Well, maybe not yet, but the day may come when sharks–and tarpon and other big ocean fish– help hurricane forecasters predict where a hurricane will form. That’s because one of the key pieces of information that tells meteorologists if conditions are right for a hurricane is water temperature, and big fish like it warm, just like hurricanes.
It’s difficult for meteorologists to get good information about water temperature over an area as wide as the Atlantic Ocean, but that’s exactly the kind of information marine scientists have been collecting from the sensors they’ve attached to the fins of tarpon and sharks. Of course, marine biologists and meteorologists don’t always go to the same science conferences, so it took a random discussion for them to put the pieces together.
Two guys, one who studies hurricanes and one who studies fish, got to talking one day while playing golf and discovered this: Sharks and tarpon like to travel along a line of water that’s about 79 degrees Fahrenheit. That’s exactly the temperature at which hurricanes can begin to form. Any cooler, and they just can’t seem to pump up enough energy.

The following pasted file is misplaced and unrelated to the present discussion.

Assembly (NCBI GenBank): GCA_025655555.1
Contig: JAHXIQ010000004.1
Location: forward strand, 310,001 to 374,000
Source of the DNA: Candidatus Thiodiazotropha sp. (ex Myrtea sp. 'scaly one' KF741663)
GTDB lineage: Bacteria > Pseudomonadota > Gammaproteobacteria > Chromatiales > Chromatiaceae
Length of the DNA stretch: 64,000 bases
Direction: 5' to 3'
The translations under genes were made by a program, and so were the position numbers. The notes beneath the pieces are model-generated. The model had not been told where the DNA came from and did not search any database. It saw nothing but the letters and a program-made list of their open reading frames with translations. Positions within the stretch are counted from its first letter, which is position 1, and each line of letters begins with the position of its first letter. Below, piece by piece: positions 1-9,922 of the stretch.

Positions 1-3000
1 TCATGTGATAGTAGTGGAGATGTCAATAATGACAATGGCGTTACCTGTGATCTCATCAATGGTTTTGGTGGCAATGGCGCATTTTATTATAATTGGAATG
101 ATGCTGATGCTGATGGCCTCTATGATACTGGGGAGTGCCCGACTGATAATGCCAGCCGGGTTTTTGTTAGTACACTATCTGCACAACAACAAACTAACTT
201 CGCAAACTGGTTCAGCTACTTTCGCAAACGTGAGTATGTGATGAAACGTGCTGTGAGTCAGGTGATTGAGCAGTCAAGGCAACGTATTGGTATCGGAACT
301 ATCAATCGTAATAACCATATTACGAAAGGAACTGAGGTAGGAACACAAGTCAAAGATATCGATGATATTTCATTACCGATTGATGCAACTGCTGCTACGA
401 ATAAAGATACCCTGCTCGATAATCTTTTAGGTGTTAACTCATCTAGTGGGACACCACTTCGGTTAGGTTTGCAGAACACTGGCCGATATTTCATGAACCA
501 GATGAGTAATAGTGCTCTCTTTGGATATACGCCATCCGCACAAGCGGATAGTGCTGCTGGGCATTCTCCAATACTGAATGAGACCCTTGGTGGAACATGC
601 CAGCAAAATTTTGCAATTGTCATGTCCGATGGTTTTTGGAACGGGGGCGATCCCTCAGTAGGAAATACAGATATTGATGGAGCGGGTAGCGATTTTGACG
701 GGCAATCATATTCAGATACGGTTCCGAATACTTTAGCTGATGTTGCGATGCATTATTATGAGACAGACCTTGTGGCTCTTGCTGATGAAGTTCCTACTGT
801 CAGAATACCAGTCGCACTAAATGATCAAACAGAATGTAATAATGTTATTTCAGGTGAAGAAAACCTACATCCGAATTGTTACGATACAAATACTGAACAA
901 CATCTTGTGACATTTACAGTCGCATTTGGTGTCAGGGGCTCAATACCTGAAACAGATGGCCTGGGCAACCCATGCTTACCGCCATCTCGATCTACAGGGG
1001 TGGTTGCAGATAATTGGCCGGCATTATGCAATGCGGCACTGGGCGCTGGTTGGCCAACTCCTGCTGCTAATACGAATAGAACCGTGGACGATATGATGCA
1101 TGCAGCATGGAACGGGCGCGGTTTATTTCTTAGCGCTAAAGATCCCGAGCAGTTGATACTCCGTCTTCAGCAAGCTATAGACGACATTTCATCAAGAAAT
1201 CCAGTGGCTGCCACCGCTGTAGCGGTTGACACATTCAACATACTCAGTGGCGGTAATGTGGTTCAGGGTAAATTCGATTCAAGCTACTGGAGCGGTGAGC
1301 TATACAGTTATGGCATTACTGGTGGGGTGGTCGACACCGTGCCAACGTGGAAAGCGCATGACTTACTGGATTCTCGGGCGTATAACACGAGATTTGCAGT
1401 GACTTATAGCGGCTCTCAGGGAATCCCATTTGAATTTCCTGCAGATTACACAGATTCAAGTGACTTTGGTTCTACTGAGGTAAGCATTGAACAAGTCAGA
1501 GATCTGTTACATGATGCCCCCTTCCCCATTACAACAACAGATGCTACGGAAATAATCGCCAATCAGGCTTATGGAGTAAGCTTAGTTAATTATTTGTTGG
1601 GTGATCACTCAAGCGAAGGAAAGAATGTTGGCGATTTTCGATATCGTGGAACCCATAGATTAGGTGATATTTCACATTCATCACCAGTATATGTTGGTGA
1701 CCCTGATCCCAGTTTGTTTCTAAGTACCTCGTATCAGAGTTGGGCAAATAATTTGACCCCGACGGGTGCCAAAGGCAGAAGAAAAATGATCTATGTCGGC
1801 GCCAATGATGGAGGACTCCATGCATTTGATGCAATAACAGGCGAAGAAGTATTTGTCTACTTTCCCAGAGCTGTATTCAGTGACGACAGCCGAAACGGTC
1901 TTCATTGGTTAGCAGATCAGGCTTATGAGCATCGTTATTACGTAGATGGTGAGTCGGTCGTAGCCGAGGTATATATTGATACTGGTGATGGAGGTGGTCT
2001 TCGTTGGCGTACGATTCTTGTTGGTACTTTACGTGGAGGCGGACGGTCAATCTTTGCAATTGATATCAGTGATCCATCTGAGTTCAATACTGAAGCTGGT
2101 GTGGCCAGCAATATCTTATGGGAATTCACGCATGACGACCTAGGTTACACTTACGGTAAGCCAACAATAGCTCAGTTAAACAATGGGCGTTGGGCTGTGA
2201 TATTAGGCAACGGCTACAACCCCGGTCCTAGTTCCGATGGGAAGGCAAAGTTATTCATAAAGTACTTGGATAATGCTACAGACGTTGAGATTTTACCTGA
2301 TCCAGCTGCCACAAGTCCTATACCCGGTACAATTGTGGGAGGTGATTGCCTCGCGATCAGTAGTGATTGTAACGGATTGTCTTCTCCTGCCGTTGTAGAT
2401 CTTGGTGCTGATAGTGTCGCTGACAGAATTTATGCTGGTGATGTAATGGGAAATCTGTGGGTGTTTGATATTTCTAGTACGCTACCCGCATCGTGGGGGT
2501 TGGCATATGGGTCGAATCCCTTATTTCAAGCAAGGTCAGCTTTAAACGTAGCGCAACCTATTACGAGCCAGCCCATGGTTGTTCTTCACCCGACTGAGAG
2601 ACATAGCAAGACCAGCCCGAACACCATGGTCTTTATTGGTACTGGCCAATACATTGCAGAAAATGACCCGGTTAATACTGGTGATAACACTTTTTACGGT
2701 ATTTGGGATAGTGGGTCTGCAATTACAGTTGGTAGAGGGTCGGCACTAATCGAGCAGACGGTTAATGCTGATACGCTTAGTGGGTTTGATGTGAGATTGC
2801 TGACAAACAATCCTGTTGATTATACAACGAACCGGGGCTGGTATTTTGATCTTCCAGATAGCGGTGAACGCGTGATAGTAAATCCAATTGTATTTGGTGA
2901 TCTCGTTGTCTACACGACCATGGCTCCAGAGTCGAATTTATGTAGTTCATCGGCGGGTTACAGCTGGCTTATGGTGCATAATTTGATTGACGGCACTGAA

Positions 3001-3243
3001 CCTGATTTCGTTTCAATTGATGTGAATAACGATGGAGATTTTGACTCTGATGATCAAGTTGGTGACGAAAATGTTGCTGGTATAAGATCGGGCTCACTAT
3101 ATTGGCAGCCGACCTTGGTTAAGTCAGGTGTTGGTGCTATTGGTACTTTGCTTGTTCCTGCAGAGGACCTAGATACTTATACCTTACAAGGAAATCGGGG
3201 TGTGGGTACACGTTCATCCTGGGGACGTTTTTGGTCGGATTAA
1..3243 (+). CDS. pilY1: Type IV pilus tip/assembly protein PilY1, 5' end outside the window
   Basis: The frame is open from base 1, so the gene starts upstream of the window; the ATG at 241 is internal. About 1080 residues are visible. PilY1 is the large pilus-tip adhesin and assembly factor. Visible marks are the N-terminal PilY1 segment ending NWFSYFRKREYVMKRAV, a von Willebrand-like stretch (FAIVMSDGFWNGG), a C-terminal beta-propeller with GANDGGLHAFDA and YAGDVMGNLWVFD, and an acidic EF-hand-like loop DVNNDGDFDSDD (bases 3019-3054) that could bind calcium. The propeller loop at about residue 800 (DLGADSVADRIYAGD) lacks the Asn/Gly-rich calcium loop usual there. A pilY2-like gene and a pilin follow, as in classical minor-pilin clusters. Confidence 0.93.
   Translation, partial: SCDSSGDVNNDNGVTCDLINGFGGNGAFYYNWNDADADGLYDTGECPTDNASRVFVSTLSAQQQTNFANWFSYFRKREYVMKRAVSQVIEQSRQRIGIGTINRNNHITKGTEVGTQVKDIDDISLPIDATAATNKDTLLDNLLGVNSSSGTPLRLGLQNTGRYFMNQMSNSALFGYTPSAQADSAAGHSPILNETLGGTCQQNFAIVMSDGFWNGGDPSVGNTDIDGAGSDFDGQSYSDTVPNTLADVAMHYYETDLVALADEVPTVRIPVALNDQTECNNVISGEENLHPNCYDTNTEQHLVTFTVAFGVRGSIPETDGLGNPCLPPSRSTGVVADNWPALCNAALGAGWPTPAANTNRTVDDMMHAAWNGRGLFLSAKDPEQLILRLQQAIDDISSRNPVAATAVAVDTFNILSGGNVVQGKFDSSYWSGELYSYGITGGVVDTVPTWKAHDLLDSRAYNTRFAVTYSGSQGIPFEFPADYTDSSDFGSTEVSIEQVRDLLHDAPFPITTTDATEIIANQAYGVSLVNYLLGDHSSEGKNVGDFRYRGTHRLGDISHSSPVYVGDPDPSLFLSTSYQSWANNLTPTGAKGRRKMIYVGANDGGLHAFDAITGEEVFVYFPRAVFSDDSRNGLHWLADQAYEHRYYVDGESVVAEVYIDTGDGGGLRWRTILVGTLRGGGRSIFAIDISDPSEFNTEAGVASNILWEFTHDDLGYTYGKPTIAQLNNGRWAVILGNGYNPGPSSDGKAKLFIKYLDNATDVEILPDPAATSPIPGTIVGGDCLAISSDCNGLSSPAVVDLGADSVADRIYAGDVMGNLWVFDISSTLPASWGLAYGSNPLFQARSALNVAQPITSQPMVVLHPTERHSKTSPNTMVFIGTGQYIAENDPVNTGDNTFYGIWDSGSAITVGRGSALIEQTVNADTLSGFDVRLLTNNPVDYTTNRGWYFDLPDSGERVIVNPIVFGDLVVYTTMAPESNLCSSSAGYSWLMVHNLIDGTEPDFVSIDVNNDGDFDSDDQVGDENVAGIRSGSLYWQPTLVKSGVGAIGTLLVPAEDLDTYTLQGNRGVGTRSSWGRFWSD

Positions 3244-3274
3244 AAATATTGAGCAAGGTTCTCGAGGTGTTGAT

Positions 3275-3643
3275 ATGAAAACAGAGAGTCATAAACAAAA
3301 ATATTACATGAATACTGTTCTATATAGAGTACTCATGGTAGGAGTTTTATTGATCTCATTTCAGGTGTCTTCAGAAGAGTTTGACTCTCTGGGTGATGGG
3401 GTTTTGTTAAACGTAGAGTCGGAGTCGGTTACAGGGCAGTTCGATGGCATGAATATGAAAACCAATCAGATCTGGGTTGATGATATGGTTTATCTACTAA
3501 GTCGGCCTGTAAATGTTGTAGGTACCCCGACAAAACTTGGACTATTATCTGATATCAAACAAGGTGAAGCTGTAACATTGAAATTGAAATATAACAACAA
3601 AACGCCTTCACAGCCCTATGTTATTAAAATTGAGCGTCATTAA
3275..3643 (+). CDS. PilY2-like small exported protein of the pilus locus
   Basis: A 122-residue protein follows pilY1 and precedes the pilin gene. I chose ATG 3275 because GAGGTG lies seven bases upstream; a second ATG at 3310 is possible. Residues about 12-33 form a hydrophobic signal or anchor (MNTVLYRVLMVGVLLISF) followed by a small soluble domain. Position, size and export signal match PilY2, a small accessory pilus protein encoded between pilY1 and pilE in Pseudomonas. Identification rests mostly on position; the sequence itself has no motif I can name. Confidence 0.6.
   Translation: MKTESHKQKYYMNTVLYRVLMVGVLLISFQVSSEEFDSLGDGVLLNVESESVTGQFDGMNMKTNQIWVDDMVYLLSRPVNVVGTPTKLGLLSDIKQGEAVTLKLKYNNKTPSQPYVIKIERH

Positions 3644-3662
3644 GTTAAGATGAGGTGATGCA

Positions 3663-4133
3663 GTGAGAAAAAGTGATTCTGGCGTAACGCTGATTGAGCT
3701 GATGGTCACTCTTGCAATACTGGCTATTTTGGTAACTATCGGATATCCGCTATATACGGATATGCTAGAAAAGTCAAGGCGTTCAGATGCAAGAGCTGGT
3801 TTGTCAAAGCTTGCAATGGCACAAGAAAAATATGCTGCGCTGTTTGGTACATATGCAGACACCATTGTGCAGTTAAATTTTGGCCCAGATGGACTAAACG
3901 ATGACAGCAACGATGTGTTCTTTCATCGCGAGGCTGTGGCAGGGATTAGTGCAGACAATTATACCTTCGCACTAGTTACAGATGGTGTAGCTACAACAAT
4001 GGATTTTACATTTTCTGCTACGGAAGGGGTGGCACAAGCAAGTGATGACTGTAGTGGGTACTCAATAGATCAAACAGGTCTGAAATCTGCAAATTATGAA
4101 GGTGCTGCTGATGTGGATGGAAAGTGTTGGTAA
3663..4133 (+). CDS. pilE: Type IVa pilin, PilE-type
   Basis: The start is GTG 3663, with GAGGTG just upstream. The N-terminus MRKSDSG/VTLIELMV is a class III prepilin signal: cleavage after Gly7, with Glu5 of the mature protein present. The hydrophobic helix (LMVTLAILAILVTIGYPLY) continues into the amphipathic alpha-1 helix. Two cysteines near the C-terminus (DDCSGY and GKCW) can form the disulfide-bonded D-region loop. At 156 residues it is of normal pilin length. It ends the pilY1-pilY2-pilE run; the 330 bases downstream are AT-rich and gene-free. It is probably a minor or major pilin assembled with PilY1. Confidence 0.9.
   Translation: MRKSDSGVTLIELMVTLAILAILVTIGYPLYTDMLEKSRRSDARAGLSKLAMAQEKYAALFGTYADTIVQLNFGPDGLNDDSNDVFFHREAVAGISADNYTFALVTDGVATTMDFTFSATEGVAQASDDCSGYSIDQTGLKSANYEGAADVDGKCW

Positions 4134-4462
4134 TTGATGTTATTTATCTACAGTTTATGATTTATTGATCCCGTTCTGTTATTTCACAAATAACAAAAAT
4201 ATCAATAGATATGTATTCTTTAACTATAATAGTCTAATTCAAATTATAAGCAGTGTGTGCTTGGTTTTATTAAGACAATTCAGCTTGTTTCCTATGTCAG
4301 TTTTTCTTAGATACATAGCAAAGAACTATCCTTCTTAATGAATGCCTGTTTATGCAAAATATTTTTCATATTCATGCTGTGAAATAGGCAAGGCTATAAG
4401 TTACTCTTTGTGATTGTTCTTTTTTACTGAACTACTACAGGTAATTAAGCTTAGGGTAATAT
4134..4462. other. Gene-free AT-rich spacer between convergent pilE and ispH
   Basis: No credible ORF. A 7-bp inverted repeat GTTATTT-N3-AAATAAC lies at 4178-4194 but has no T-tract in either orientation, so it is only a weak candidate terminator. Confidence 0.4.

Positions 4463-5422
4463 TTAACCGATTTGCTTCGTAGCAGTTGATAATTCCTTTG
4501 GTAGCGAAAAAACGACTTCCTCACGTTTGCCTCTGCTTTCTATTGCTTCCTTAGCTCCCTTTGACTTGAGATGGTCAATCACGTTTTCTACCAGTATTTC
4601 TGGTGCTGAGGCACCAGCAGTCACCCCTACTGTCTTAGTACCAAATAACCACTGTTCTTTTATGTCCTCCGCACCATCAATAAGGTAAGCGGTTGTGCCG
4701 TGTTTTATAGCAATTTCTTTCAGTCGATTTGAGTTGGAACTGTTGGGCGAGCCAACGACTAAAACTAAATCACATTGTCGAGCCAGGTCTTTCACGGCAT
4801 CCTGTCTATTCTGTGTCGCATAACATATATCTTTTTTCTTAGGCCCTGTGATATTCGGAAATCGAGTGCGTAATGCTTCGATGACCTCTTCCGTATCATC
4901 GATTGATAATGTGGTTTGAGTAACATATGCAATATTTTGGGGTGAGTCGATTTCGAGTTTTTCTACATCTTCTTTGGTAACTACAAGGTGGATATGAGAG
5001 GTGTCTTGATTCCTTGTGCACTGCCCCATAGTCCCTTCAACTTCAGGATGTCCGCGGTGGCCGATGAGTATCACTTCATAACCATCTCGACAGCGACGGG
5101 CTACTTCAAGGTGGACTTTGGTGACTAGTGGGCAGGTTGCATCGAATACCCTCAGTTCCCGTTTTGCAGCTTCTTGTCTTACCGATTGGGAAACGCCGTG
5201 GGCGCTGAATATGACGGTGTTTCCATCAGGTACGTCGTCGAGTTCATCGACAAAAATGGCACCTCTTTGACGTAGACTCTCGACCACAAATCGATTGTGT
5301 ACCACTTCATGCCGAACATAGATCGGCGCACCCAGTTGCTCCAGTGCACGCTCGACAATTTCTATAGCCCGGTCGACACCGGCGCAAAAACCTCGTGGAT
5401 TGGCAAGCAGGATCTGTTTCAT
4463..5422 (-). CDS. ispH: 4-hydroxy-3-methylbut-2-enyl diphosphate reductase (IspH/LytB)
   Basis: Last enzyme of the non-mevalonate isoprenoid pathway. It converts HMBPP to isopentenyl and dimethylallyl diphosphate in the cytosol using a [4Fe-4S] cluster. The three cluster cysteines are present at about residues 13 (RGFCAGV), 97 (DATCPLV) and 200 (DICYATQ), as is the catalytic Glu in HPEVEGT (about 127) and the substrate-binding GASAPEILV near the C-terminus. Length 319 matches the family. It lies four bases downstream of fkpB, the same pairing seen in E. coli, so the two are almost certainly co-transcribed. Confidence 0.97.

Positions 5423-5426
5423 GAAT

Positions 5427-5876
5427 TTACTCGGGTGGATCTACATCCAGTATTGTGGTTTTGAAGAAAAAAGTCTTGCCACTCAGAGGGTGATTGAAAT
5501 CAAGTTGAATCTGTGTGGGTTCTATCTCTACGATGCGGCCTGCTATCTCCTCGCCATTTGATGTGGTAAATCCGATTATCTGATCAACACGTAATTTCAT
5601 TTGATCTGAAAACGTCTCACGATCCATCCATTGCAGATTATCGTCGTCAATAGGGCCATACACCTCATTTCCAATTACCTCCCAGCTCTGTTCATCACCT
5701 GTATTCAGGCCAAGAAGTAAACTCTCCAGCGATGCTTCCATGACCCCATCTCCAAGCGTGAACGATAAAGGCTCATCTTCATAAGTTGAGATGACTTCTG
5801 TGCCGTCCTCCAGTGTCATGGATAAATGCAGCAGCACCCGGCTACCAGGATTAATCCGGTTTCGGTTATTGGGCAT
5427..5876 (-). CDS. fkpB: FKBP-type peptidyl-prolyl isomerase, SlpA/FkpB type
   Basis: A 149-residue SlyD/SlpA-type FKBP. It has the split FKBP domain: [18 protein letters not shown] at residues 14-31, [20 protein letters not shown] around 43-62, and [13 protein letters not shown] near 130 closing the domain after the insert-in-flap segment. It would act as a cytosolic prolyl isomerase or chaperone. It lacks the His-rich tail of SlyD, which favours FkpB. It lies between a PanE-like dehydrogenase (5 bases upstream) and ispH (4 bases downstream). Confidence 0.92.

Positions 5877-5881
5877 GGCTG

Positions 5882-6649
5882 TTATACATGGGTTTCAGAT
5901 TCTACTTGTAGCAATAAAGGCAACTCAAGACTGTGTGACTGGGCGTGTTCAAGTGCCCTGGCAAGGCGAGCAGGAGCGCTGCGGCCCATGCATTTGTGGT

It’s going to take some time to fine tune their collaboration, but these guys are now looking into the possibility that those real-time temperature sensors the marine scientist is using on his fish might provide some great data to help the hurricane guy forecast the next big tropical storm.
Read more about it here:
WHAT’S YOUR SHARK PERSONALITY?- take the quiz, and then find out more about what the Pew Charitable trust is doing to protect sharks.